But we still all miss him today as much as we did the day we lost him.
Q. With the unusually cold weather, the winds, what type of setup changes, anything different you guys did with the car for the race, any changes during the race?
TODD BERRIER: Yeah, we made a lot of changes during the race. And I think a part was a track change. I think us and the 5 got together and knocked the right front fender in about the same time it was starting to get dark. We got a lot tighter, so we had to make a lot of changes to the car up to that point. We kind of knew we wanted to pull the fender out but knew we were going to be back in 35th, 39th position or something. As it turned out we ended up back there anyway with the water temp. We would have been back there twice if it weren't for that.
The practice yesterday was very similar to what the day started out being, and then we were having to chase the track for the night conditions. We weren't really sure what that was going to be, so we kind of kept up with it as we went.
Q. I mean, this is the second straight day you're in here. Yesterday was your first win as a driver here. Can you just take us through what your emotions were this weekend?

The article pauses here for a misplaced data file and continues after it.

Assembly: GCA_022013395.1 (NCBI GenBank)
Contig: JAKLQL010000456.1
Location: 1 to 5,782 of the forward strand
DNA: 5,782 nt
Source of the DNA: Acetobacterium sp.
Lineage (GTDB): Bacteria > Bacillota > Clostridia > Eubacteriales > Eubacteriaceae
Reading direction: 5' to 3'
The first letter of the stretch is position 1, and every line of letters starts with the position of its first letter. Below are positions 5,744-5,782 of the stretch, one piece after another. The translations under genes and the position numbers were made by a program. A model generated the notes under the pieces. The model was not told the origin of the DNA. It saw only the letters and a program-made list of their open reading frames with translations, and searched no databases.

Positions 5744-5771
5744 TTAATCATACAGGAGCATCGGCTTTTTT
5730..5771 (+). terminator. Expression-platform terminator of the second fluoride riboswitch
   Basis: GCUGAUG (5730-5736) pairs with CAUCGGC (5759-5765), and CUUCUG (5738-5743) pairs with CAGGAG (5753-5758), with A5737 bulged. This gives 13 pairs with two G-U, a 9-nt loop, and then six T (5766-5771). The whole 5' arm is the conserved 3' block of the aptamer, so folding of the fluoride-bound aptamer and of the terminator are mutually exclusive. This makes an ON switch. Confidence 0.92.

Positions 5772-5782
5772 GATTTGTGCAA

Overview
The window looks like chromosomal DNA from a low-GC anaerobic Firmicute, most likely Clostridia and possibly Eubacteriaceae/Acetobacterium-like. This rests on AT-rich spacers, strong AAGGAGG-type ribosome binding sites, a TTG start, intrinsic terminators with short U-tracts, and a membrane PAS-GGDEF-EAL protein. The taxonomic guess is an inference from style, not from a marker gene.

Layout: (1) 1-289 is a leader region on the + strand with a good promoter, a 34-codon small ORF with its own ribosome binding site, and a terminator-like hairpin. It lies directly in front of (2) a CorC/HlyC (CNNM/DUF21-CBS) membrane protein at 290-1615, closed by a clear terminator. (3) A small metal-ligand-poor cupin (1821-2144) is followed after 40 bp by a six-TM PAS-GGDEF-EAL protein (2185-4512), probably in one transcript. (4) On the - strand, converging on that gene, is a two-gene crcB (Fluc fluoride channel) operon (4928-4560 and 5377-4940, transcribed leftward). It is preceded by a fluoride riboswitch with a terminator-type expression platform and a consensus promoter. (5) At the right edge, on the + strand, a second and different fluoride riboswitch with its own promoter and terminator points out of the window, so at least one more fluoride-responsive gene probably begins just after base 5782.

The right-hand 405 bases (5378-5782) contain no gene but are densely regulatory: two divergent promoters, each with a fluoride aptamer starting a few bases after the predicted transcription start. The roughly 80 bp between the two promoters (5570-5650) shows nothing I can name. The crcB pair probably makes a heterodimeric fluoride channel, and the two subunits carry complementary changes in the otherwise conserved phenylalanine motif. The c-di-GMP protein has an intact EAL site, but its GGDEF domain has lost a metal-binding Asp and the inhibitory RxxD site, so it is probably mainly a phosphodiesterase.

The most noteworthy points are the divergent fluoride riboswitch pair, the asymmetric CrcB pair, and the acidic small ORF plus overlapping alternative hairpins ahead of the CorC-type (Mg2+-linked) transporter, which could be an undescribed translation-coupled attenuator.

KEVIN HARVICK: It's been a really calm week for us. Like I said earlier, we've kind of tried to do our own deal and just really concentrate on getting our cars to handle. It's pretty incredible, to be honest with you, to finally break that wall down and then win two days in a row, and then win the biggest race of the whole season.
It's a lot of fun. It's a lot of hard work that our guys have put in over the winter and over the past years to get to this point. I've probably screwed more of them up than I have done good.
You know, it's been a lot of fun to be a part of this weekend. To win the Saturday and Sunday race just makes it that much sweeter.
Q. And then just for Richard real quick, yesterday when you came in here you said you wanted to scream and jump on the table, so how are you feeling right now?
RICHARD CHILDRESS: The same deal. I may do it anyway (laughing). This is such a great race and so much goes into it. You know, it's such an international event, everyone all over the world watches it. To be a part of it and to win it, I think it's great. Whoo.
KERRY THARP: Congratulations. Thank you very, very much.